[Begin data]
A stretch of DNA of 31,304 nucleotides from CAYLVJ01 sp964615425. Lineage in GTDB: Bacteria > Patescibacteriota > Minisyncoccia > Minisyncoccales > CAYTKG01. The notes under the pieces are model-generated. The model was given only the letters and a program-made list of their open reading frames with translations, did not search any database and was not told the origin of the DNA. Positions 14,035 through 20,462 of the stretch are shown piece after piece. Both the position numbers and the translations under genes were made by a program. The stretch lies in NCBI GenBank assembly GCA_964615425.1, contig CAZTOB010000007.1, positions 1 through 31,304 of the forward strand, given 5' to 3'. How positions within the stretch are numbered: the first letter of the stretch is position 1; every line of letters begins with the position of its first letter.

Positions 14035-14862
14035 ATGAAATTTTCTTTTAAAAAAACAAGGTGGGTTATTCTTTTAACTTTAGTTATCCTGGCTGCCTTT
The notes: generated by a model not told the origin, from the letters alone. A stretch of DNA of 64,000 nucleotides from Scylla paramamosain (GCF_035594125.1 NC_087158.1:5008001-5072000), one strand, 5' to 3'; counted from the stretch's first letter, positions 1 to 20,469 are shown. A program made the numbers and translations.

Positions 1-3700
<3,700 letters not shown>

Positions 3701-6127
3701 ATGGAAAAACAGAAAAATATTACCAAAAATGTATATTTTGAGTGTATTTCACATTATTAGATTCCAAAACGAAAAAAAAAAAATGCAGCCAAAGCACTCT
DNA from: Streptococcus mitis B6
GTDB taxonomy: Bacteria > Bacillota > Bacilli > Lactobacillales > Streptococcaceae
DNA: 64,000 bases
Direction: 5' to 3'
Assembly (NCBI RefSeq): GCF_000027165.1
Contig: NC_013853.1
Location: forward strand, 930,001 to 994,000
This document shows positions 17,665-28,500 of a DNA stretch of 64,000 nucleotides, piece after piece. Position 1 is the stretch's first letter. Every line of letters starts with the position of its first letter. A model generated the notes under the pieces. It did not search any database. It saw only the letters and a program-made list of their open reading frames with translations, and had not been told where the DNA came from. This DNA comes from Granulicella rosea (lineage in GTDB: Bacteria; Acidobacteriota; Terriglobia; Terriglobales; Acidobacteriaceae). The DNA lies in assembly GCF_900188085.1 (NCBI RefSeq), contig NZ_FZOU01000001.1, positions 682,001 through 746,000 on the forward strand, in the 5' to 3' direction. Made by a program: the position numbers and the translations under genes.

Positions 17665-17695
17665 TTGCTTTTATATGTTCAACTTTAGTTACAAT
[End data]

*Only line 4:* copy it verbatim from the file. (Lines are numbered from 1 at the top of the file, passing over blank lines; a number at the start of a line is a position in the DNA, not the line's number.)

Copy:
The notes: generated by a model not told the origin, from the letters alone. A stretch of DNA of 64,000 nucleotides from Scylla paramamosain (GCF_035594125.1 NC_087158.1:5008001-5072000), one strand, 5' to 3'; counted from the stretch's first letter, positions 1 to 20,469 are shown. A program made the numbers and translations.